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Xanax- Withdrawal Symptoms And Detoxification Process

A genre of drugs that are prescribed to minimize the over-activity in the brain and the central nervous system by enhancing the bearing of the inhibitory neuron, Gamma amino butyric acid, or GABA, is known as Benzodiazepines. Xanax is among the most sought after medications belonging to the genre of Benzodiazepines. Xanax treats issues like anxiety, panic disorder; it mitigates anxiety and strain, and induces sleep. Xanax is mainly abused because it rouses a good feeling by triggering off the cells in the brain which deal with pleasure.

Xanax is a highly addictive drug. As reported by the US Food and Drug Administration (FDA), Xanax can cause increased craving, especially when you take them in extreme doses for a span of longer than a month. Acting as a common sedative in the brain, gamma amino butyric acid decelerates a few functions and smothers reactions to stress. Xanax is so addictive that it has a severe impact on the production of GABA. Gradually, the brain will completely cease to produce GABA due to the absence of Xanax. Thus, withdrawal symptoms soon start surfacing as and when Xanax starts leaving the bloodstream. It happens as the brain struggles to reclaim the natural sense of order and balance. To attempt withdrawal from Xanax without proper medical aid is strictly warned against as it can cost you your life.


Xanax helps in decelerating blood pressure, heart rate, and body temperature. It also minimizes stress, anxiety, and panic disorders, being a central nervous system depressant. As the brain gets accustomed to this drug on a daily basis, if it is removed suddenly, the above-mentioned functions may relapse. As a result of this, there can be rapid increase in the blood pressure, body temperature, and the heart rate may accelerate to a level where it can lead to a coma. In worst situations, it may also cause death. Physical symptoms of withdrawal from Xanax are:

  • Headache
  • Blurred vision
  • Muscle aches
  • Tension in the jaws
  • Tremors
  • Nausea
  • Diarrhea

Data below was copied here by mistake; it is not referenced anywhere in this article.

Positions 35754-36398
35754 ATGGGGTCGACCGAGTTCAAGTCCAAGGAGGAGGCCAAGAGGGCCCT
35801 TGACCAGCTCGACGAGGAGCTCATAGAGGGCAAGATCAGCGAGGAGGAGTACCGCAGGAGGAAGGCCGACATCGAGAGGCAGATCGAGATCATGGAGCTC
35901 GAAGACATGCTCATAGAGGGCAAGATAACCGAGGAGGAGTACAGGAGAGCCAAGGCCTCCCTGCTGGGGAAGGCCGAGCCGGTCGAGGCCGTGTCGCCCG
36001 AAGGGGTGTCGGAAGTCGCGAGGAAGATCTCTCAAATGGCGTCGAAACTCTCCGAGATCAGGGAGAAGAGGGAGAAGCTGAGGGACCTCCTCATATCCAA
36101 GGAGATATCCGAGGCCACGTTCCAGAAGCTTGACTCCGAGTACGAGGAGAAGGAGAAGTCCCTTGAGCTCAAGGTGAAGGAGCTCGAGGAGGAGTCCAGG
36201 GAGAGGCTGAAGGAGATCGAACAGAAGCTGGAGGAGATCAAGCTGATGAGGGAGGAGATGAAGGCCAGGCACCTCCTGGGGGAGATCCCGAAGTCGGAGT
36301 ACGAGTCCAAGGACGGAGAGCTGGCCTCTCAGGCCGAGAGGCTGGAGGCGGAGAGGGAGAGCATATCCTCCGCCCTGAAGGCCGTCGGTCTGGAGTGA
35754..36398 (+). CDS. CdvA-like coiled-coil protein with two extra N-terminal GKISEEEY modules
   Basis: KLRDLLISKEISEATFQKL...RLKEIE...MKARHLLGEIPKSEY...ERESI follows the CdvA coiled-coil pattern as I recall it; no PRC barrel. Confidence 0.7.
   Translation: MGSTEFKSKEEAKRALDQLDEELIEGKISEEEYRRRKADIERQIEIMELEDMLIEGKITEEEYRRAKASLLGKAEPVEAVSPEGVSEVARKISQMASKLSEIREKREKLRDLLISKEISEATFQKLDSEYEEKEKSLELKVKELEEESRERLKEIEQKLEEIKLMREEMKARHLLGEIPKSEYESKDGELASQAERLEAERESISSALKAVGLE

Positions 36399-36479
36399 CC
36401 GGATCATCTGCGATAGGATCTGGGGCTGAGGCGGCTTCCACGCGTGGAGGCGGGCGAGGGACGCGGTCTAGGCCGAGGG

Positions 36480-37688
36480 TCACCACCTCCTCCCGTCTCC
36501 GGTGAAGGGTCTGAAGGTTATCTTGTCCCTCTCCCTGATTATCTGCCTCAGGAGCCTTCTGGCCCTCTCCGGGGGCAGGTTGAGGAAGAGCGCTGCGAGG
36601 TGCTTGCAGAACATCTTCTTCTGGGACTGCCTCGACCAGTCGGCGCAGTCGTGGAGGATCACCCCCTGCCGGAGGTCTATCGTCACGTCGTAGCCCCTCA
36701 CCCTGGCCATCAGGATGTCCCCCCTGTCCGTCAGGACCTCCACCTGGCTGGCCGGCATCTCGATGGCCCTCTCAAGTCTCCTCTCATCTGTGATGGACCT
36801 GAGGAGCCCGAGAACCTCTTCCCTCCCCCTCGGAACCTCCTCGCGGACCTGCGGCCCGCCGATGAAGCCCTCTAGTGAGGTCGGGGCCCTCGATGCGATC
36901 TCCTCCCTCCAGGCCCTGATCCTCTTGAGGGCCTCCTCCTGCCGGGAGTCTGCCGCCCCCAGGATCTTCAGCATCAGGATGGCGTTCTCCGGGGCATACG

• Numbness of fingers
  • Tingling in the arms and legs
  • Sensitivity to light and sound
  • Changes in the sense of smell
  • Loss of appetite
  • Insomnia
  • Cramps
  • Heart palpitations
  • Hypertension
  • Sweating
  • Impaired respiration


The Food and Drug Administration (FDA) publishes that the effects of Xanax last for a very short period of time. It has an average half-life of eleven hours. Symptoms of withdrawal can start six to twelve hours after the last dose. Rebound symptoms, which the drug had been suppressing for so long, are bound to occur soon after the withdrawal. This is followed by acute withdrawal symptoms, the longevity of which can range from a few days to almost a month. All the withdrawal symptoms are experienced during acute withdrawal, which reaches the climax in around two weeks. Thereafter, it gradually begins to subside and the symptoms start to get better. In some cases, people may go through elongated withdrawal, which includes psychological symptoms and an obsessive craving for the drug.


As the addiction to the drug will vary from person to person, similarly, the time of withdrawal will be unique to each individual. It may be influenced by various factors. Withdrawal from Xanax will take longer and get more intense if your body and brain are way too dependent on Xanax.

As the addiction to the drug will vary from person to person, similarly, the time of withdrawal will be unique to each individual. It may be influenced by various factors. Withdrawal from Xanax will take longer and get more intense if your body and brain are way too dependent on Xanax.

Xanax- Withdrawal Symptoms And Detoxification Process
  • Method of ingestion
  • Amount of drug intake
  • Mixture with other drugs or alcohol
  • Age at first use
  • Genetics
  • Time for which Xanax was abused

For how long the withdrawal symptoms may last in an individual can be determined by extended levels of stress, pre-existing history of addiction, mental and health issues, underlying medical complications, and environmental factors. It will be more comfortable and less dangerous if Xanax withdrawal process is supervised by the help of medical professionals and professionals who take care of mental health.


The best place to take care of Benzodiazepine addiction is, undoubtedly, a Xanax detox center, which has a suitable professional environment. Supervision, close observation, and support in a safe and controlled environment is what the detox centers offer. Thus, they are absolutely safe.

A medical professional sets up a controlled and slow narrowing process. Thus, the withdrawal can be controlled without any hassle and the side-effects can be significantly reduced. Reducing the amount of Xanax intake over a safe span of time ensures safe avoidance of adverse withdrawal symptoms. Benzodiazepine, like Valium, whose effect lasts longer, is offered as a substitute for Xanax during the withdrawal process. Keeping a small amount of Benzodiazepine controls cravings of the drug and withdrawals.

As the journal, Current Opinions in Psychiatry, cites therapy methods and gradual tapering are the best and safest ways to manage Benzodiazepine withdrawal symptoms and the consequent detoxification. Therapy sessions like Cognitive Behavioral Therapy or CBT, will help you to find the connection between your thoughts and actions, and help you to gain a more optimistic attitude to life. Holistic methods like meditation, yoga, acupuncture, and massage therapy will relieve stress and enhance the process of internal healing.